From Iceland — Minister Promises Law Against Racial Discrimination

Haukur Már Helgason
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Framsó publicity material

Iceland Only European Country Still Without

‘The notion of equal rights’ to be ‘extended, making it also apply to race and people’s place of origin’.

Welfare Minister Eygló Harðardóttir has announced that, come next fall, the Ministry intends to propose legislation against racial discrimination. This was reported by RÚV. According to RÚV, ‘the notion of equal rights’ will thereby be ‘extended, making it also apply to race and people’s place of origin’. The Minister is quoted as saying that ‘what we have in mind, first and foremost, is for people to have a way through the state apparatus, to verify whether they have been discriminated against or not.’ The legislation will apply, it is reported, ‘both within and outside the job market’.

‘Of course discrimination and prejudice exist here in Iceland as in other countries,’ the Minister also said, adding: ‘That is why it is so important to acknowledge it, that people have the option to get it verified and that we acknowledge it. Then we can deal with the problem.’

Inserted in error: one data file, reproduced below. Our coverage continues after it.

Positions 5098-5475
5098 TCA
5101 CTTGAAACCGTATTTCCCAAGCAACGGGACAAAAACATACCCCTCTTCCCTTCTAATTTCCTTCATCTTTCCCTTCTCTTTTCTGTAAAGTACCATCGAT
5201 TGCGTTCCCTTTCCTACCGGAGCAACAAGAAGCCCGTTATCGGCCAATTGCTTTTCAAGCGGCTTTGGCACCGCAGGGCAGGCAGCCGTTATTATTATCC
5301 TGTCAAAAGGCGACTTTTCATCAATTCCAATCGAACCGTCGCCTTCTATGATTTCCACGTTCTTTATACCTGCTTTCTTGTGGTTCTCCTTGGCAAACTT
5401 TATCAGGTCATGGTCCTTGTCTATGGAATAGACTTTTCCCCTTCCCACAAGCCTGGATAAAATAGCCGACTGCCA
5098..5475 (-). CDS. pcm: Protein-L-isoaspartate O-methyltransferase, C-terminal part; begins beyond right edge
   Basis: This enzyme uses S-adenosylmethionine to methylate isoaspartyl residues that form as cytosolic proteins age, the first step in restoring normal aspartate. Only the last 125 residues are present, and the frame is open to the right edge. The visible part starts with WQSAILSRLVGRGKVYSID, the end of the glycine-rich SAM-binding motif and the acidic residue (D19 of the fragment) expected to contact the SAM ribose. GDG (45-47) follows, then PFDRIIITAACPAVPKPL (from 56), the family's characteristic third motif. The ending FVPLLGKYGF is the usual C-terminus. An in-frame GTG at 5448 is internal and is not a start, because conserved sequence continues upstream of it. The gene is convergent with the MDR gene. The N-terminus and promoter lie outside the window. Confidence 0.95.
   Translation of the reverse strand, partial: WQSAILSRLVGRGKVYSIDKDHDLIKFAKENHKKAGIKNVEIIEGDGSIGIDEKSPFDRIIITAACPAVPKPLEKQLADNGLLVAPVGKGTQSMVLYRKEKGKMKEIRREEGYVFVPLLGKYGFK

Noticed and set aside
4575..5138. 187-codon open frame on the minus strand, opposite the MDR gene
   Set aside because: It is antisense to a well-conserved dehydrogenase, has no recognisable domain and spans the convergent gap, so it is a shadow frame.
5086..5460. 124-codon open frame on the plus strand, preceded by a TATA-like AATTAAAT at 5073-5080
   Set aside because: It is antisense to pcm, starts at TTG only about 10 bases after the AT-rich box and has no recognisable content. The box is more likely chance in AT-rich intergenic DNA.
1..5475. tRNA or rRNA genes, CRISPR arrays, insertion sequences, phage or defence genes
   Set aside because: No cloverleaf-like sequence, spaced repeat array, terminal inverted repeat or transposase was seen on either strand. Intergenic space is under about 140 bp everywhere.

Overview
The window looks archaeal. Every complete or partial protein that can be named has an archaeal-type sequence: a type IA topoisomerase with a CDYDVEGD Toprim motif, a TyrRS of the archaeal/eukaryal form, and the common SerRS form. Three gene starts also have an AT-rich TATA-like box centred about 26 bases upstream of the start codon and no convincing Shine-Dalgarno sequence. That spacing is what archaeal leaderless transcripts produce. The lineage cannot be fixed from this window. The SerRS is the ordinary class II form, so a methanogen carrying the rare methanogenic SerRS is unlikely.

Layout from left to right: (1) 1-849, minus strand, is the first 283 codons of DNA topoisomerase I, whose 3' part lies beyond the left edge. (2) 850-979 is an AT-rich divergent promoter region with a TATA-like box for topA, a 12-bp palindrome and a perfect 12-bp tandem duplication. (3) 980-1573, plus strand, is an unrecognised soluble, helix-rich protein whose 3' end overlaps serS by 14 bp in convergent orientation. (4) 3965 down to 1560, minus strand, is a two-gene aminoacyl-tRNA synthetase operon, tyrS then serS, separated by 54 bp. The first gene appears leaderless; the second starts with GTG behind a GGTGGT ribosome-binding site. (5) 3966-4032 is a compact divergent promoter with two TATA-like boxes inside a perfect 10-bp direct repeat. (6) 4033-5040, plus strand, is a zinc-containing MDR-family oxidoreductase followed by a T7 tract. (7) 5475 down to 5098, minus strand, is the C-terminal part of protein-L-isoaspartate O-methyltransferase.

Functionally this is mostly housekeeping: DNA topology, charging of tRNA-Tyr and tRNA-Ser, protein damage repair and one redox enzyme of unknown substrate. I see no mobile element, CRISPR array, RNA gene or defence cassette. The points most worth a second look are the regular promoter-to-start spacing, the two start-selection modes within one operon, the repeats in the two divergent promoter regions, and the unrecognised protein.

Eygló is Minister and member of Alþingi on behalf of the Progressive Party, lately infamous for islamophobic statements made by its city-council candidates, during the run-up to municipal elections earlier this year. Eygló has, among other party members, been criticized for not voicing a clear opposition to those attitudes.

RÚV adds that Iceland is the only country in Europe currently without legislation against racial discrimination.

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